Nonceba – Cleaning Team Supervisor and Savings Head Coordinator

Philasande – Cleaning Team Leader

Sibusiso – Building (Roofing) Team Leader

Hoarmann – Building (Siding) Team Leader


As we head to the informal settlement for the first time, our nerves are buzzing with anticipation. How will we portray ourselves so that these community leaders will see us not as a burden, but as a useful resource in their upgrading process? Jammed into the back of the taxi, we watch as the scenery changes and we turn off the main highway into the larger community of Joe Slovo Park. Exiting the taxi we pull a quick 180, trying to get our bearings in this city we barely know. The street is paved asphalt, leading into the settlement and behind me; Table Mountain and Lion’s Head frame the exit.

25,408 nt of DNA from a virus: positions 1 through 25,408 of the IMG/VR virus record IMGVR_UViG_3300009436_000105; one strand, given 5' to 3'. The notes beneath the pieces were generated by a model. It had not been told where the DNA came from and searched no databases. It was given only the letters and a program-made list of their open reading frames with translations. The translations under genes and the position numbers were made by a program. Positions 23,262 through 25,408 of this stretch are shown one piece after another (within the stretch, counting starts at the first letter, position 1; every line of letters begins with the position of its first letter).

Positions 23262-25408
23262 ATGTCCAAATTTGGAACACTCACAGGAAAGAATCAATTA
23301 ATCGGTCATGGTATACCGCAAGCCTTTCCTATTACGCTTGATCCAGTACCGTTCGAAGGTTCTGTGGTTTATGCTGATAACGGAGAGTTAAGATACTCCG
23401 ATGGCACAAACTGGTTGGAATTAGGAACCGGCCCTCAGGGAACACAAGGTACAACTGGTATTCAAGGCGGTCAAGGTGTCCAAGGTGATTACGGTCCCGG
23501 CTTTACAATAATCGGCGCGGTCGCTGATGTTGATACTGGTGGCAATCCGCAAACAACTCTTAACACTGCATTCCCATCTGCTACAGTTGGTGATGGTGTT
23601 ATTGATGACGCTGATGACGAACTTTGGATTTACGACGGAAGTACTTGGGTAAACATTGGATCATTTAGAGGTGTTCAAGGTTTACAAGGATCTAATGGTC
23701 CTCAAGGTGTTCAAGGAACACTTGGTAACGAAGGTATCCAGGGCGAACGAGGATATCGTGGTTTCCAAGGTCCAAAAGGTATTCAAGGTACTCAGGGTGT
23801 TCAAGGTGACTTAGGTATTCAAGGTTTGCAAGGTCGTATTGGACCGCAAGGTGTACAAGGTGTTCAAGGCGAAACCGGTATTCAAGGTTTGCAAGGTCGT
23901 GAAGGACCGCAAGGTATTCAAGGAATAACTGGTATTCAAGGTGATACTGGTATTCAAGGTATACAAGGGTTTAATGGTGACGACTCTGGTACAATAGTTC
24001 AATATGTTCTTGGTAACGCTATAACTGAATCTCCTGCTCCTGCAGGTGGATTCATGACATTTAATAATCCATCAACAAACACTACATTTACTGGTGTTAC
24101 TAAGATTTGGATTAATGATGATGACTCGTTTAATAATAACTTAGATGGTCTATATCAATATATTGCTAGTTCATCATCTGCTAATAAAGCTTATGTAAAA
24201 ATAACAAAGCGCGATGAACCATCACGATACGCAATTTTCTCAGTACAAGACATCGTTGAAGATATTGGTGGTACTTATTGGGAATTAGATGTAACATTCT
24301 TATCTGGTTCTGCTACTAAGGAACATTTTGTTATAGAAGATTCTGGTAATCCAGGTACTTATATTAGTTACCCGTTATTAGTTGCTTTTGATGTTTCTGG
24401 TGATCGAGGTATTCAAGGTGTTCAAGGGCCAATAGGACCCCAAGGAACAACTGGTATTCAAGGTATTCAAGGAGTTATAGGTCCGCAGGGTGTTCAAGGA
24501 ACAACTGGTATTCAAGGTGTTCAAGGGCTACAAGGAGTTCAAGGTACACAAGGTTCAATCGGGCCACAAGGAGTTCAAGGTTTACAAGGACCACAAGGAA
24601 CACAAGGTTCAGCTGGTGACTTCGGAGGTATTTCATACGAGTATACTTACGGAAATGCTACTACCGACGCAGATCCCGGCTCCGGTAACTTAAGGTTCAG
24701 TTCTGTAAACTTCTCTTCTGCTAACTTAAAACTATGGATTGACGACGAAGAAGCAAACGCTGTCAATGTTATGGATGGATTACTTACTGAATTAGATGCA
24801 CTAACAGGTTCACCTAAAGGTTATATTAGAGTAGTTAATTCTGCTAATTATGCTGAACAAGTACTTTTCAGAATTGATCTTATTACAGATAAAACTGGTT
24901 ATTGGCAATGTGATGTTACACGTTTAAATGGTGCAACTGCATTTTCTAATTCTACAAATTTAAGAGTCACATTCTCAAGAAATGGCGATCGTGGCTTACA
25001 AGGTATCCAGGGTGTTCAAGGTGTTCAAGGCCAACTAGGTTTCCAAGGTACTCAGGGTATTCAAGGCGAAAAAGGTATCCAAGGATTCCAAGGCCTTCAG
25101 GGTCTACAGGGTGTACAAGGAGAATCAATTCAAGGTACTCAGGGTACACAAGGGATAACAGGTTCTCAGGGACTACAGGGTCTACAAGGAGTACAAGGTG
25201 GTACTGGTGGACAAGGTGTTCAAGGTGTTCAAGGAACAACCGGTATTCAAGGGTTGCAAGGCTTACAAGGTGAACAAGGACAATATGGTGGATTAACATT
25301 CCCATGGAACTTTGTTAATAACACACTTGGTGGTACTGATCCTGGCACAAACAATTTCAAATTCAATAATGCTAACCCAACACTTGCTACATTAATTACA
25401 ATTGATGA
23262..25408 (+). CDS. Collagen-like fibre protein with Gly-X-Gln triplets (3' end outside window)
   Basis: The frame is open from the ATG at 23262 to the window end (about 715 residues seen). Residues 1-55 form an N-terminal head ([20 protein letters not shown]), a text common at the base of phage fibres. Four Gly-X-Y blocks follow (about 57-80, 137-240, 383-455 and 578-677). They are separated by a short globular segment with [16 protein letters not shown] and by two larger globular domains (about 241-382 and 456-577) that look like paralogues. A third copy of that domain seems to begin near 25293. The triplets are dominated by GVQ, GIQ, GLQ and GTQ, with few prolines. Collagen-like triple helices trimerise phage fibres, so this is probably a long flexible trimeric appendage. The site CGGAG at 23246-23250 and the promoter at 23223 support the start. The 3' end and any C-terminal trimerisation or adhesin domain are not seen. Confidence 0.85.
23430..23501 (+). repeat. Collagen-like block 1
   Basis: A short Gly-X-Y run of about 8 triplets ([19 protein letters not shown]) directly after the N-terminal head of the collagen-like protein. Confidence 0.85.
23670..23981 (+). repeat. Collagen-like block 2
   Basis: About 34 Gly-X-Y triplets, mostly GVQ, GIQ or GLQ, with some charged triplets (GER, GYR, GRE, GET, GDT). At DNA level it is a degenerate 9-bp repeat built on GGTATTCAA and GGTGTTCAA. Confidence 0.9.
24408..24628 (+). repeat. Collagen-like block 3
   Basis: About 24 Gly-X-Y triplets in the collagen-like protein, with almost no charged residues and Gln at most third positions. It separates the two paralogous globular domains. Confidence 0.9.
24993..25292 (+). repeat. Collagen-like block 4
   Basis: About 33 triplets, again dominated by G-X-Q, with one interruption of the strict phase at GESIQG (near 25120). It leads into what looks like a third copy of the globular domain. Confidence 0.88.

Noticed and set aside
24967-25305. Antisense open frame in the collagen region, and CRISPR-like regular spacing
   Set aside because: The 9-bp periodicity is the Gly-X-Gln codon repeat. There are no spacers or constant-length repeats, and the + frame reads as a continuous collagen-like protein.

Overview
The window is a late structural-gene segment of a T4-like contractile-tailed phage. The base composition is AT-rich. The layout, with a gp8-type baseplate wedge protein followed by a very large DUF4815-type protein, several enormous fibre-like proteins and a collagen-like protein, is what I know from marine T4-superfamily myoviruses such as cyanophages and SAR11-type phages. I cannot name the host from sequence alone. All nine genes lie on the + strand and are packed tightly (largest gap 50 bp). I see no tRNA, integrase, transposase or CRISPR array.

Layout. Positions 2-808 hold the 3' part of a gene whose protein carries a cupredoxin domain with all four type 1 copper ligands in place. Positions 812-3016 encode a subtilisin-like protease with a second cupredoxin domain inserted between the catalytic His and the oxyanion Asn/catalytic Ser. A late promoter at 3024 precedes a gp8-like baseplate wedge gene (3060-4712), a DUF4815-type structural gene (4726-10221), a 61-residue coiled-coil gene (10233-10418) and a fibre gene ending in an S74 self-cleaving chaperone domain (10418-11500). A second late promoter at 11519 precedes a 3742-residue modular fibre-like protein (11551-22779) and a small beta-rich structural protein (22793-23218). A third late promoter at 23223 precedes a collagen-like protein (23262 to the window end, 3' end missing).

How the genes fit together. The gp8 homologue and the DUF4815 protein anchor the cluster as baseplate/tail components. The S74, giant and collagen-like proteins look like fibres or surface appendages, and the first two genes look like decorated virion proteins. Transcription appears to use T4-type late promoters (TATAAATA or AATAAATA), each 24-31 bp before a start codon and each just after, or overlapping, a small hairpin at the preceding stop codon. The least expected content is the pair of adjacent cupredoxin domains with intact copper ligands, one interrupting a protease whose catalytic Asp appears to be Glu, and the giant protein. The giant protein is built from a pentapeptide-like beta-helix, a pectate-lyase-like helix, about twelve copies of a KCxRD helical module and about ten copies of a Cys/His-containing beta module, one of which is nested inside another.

When we walked in to the settlement the first thing we noticed was the uneven dirt roads leading up to dilapidated shacks and tilting porta-potties that reeked of urine. Piles of rubble surrounded the entrance and children were running around everywhere. As we was looking down to avoid puddles of contaminated water and to map my path through uneven footing, we continuously hit our heads on low hanging unofficial power lines draped between the roofs of shacks. We had no idea how anyone could live in a settlement such as this one.

Our party stops by one of the many shacks though this one has been adapted into an office, decorated with pictures of the reblocking efforts, maps of Mtshini Wam before and after, a “Welcome” poster and a map of the world. We were greeted by not only the community leaders, but the howling wind, blowing dust and debris in our eyes. The community leaders greeted us warmly with a new handshake and invited us into the office. What looked like an upgraded shack, inside it had been adapted into an office, decorated with pictures of the reblocking efforts, maps of Mtshini Wam before and after, a “Welcome” poster and a map of the world, with one of the three windows present throughout the entire settlement.